Tweedledum and Tweedledee
Agreed to have a battle...
Through the Looking-Glass and What Alice Found There
This evening's first semifinal in Indian Wells featured Caroline
Wozniacki and her "bolder half," Angelique Kerber--except when it
didn't. Both women play wonderful defensive tennis, but Kerber has
learned to make the most of her first opportunity to strike offensively.
The first set reflected this difference. Going again and again to her signature crosscourt forehand, Kerber handily took the first set 6-2.
But in the second set, Wozniacki began to play much more offense, while Kerber backed off and waited, "Wozniacki style," for her opponent to make an error. Bad strategy. Wozniacki hung in through some grueling rallies, and won a game that lasted 17 minutes and featured numerous break points. It seemed that at least part of the reason for Kerber's hesitancy was that her lower back was troubling her again. At any rate, Wozniacki won the set 6-4.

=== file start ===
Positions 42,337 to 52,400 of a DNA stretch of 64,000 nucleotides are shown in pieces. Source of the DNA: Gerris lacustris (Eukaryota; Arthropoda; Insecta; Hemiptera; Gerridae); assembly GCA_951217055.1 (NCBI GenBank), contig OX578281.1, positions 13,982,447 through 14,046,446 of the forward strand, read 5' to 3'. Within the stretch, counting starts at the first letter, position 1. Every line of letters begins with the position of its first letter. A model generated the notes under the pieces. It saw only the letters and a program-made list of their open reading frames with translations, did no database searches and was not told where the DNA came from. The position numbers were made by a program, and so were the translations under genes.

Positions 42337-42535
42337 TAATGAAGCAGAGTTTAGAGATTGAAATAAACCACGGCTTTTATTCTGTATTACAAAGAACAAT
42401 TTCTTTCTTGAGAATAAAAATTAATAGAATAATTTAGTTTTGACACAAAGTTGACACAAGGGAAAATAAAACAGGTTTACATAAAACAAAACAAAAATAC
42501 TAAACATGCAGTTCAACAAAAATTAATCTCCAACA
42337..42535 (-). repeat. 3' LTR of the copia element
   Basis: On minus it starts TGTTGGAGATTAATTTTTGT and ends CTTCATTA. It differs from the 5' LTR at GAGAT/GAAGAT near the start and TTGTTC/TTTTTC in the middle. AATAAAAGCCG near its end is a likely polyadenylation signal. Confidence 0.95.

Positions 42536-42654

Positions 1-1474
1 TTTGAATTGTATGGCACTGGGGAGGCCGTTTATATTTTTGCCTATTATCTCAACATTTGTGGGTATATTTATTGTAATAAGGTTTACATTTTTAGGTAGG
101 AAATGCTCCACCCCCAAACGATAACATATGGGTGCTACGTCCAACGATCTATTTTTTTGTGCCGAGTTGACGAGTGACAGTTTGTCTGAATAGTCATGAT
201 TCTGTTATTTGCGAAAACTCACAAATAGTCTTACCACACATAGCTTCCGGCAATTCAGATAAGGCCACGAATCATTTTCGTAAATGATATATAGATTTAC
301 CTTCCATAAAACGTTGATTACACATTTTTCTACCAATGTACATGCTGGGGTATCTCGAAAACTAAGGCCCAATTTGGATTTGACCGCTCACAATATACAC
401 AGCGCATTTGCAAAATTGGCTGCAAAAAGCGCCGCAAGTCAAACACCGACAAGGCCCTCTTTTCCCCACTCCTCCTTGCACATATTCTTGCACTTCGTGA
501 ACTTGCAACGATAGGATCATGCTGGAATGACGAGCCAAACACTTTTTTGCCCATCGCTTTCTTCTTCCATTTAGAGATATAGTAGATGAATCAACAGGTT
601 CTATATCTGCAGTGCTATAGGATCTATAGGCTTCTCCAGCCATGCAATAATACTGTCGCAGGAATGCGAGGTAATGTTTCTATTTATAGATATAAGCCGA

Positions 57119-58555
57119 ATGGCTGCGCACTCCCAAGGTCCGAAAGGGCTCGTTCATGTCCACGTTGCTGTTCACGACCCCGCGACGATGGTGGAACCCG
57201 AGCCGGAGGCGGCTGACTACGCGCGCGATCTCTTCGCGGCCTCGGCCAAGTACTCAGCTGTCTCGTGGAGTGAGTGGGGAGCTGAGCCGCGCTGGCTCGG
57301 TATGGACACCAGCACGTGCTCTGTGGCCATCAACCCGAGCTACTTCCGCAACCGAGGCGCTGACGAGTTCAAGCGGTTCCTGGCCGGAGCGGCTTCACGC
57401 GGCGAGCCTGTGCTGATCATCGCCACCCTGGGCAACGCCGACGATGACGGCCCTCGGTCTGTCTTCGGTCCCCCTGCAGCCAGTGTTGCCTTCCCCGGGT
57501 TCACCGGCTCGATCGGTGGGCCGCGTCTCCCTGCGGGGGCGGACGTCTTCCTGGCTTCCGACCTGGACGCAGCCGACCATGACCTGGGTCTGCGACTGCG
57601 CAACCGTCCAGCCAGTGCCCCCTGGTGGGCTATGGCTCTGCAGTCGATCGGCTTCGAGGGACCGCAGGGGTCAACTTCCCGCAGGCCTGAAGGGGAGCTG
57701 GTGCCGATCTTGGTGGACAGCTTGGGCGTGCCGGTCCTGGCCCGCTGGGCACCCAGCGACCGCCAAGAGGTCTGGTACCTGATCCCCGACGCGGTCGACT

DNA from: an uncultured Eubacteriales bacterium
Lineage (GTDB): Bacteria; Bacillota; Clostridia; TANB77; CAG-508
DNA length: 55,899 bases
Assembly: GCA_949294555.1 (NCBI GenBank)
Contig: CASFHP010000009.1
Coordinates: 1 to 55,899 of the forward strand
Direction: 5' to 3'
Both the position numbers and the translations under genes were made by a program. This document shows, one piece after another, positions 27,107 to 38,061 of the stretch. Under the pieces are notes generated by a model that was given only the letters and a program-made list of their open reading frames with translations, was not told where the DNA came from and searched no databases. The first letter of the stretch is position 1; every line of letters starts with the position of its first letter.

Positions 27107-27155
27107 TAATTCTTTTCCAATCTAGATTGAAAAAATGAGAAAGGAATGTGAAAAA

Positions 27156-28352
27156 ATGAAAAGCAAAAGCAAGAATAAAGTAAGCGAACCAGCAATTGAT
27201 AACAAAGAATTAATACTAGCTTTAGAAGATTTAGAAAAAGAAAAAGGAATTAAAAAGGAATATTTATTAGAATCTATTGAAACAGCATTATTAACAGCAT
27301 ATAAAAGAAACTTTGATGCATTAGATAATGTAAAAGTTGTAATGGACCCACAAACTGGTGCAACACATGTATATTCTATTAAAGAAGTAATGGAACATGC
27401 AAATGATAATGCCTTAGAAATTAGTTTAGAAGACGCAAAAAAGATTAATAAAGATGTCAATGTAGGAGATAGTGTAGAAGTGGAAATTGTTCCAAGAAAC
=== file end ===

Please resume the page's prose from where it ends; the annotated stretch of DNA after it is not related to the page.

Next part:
So, who would take which stance in the final set? I certainly didn't know. Wozniacki favored the net more and more (nice to see) and went up 4-1. It was in that 5th game that Kerber played an unusual version of cat and mouse with Wozniacki by hitting a number of consecutive moonballs. I've never seen that many consecutive moonballs hit (by both players--Wozniacki, of course, hit moonball returns), and I'm not sure what Kerber was up to, but the game didn't go her way.
The German did hold during the crucial 6th game, however, and then broke Wozniacki. The forehand was cranking again, and Kerber appeared to come to life. She couldn't really rely on her serve, though, which also may have been related to lower back stiffness. Wozniacki broke her again for 5-3, then served for the match, and--of course--was broken back.
Kerber held, then went on an error spree in the next game, in which Wozniacki quickly went up 40-0, and held at 15. Kerber then went down 0-30, then 15-30, and then--hard though it was to believe it--she went at it with the moonballs again, and again, Wozniacki won the point. The Dane then quickly won the match when she took the third set 7-5.
It was a strange match, yet it held my attention. Wozniacki used a lot of variety. She moved forward quite a bit, and she hit some wicked drop shots. She looked very good in this oddly entertaining match, and the 2011 BNP Paribas Open champion has now advanced to the final.